NaPoWriMo National Poetry Writing Month Day 24 Prompt for Thursday April 24, 2014 Posted April 23, 2014

April 23, 2014

“I went down to the river,
I set down on the bank.
I tried to think but couldn’t,
So I jumped in and sank.”
― Langston Hughes

Welcome to Day 24 of the NaPoWriMo (National Poetry Writing Month) challenge. We’re making the final turn and about to be on that homestretch. Mostly it’s been fun concocting challenges and prompts for you and myself and a few of my writes will likely wind up being above average poems! I pushed myself a little bit and wrote some things I would not otherwise have attempted. ENJOY!

Now for Thursday, April 24th , 2014 prompt

Prompt 24 : Write a clerihew.


The clerihew is a little tricky but a really fun poetry form to try to write (you’ll see why in a moment). It’s a whimsical form (usually short) using forced rhymes that was invented by Edmund Clerihew Bentley and popularized in several poetry collections he published. One of his best known from 1905 is this one:

Sir Christopher Wren
Said, “I am going to dine with some men.
If anyone calls
Say I am designing St. Paul’s.

Here are the rules in writing a clerihew:

Rhyme scheme is AA BB (and continued in that pattern CC, DD, etc. until you are done.). Note: The end of the first line, rhymes with the end of the second line (A A) . The next couplet (two lines) should not rhyme with the first two lines. In the above example line three ends with calls and line four ends with Paul’s creating B B. If you continue beyond that you can create a new rhyme C C or do another A A rhyme and your next couplet could be DD or BB. You get the idea I hope regarding the rhyme.

Rule 2: The first line is the name of the poem’s subject, and it is usually a famous well known person. It is best to end the first line with that person’s name and then be creative in how you rhyme something to it (it can be very silly and forced).

Rule 3: It is often four lines long (but can be longer) and the lines vary length and meter for comical, whimsical effect.

Have fun writing one or two of these.

Here is what I wrote for Prompt 23

The quote I used today (above) popped out at me, since it fits in so well with what I wrote for Prompt 23. It’s coincidence since my write was done BEFORE I saw and picked this quote from my collection. It must have been in my subconscious.

Prompt 23 suggested you write two or more Poem Starters from the following suggested 10 words: Basin, departed, weary, dance, journey, pocket, river, corner, children, guitar.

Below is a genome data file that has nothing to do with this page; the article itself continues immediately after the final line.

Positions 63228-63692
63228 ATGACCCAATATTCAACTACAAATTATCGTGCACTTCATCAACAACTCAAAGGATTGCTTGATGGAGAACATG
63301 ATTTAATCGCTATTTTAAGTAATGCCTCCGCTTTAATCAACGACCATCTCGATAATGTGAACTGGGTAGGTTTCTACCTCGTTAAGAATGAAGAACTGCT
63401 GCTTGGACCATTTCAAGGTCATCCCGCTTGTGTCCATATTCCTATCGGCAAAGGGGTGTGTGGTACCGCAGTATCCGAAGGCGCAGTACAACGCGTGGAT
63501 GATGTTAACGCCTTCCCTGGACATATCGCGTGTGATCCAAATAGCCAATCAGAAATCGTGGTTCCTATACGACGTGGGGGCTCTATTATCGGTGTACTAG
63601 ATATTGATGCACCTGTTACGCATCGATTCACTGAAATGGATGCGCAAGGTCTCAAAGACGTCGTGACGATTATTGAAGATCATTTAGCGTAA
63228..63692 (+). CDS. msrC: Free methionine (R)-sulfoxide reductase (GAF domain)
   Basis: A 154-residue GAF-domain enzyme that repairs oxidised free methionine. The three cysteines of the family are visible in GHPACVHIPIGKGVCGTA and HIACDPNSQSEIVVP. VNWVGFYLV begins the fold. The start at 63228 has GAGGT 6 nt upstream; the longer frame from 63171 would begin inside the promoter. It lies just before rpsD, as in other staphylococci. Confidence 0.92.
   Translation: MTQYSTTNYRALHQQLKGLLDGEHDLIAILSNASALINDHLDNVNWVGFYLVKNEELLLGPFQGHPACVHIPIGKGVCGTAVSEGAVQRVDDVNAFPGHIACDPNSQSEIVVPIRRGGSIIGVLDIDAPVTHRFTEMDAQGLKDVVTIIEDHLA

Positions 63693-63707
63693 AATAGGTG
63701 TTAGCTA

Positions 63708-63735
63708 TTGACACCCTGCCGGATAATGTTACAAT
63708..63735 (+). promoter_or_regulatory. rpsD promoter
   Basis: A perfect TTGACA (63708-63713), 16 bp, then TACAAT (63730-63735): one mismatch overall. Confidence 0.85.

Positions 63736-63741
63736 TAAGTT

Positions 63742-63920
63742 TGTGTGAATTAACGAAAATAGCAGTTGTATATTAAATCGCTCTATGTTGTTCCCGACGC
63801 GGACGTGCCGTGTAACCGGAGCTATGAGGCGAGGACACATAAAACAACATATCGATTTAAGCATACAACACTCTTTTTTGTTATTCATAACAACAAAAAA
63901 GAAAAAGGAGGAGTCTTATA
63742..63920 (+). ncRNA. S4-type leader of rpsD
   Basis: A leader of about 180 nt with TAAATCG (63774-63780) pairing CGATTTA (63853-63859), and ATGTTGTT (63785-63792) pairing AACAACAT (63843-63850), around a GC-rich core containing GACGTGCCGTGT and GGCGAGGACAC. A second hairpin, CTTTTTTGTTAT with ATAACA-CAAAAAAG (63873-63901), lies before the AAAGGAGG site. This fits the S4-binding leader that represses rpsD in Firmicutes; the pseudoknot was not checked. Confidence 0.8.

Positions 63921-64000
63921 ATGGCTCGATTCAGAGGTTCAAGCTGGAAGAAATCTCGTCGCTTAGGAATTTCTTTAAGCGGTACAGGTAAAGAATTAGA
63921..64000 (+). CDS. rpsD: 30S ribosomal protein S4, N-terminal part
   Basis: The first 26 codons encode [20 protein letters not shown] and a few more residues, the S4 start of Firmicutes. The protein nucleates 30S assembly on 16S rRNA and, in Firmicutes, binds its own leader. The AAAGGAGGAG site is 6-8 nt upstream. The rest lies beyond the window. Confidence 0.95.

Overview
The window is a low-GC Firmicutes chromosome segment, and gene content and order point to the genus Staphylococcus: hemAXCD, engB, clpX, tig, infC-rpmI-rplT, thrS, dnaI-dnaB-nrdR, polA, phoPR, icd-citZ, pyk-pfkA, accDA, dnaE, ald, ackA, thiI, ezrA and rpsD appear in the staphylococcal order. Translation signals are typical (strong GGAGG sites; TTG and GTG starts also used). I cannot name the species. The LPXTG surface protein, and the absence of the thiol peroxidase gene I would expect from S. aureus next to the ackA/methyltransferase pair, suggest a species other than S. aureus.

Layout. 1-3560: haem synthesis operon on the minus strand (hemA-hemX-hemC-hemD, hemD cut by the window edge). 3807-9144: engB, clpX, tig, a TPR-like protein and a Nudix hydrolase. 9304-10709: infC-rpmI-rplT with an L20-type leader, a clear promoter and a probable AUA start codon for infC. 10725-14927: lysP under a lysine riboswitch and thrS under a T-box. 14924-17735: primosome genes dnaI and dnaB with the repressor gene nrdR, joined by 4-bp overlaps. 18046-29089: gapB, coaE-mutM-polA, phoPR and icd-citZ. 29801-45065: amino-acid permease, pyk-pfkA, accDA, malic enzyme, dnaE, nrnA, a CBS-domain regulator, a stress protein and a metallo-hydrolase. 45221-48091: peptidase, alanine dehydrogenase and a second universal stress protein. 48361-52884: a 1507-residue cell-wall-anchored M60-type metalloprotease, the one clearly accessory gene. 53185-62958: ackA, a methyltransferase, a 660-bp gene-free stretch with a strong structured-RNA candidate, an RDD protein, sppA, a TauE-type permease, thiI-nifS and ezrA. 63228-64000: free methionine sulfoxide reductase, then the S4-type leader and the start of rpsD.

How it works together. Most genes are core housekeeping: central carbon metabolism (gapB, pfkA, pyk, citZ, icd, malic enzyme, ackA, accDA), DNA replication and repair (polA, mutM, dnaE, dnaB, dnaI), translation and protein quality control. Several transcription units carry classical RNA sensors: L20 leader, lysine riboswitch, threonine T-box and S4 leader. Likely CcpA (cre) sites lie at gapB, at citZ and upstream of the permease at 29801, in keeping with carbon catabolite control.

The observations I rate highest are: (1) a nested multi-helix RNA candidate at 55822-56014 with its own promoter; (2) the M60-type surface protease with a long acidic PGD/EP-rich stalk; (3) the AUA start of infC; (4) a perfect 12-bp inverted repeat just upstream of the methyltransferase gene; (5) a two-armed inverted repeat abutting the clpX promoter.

I did a two part Poem Starter , each one using all 10 words that sort of tell a story. I did a couple of others that use 5 or 6 of the words in each.

Poem Starter 1423 (Part 1)
By Christopher J. Jarmick

Weary from the children,the dance;
he departed taking his guitar from the corner
to embark on a slow journey
but first stop was the river basin, to empty his
pockets and write a song about
having more than he could carry.

Poem Starter 1423.5
By Christopher J. Jarmick
Using: Basin, departed,, river, corner, and guitar

In the corner of the Basin Nightclub
was a guitar, a since departed Bluesman swore
was given to him by Robert Johnson
on the shores of Mississippi river.

Poem Starter 1423.75
By Christopher J. Jarmick
Using: departed, weary, dance, corner, children, guitar

When the weary dancers departed, the children
followed the guitar player who somehow completely
vanished around the corner.

Poem Starter 1423 (Part 2)
By Christopher J. Jarmick

At the bottom of the basin they found
the departed Hobo’s guitar realizing he was Westbound.
The children gathered every October in Croft Corner
to watch him dance and play
which he did no matter
how weary, hungry or empty
his pockets were.

*Westbound is Hobo lingo for dead

Copyright© Christopher J. Jarmick 2014

Keep writing!!!

Read more about National Poetry Month 2014 and NaPoWrimo in my
3 Part Series here.

The root of the word Poetry is from the Greek ποιέω (poieō), “‘I
make’”). , poiesis, meaning a “making” or ‘creation’


Poetry is Everything



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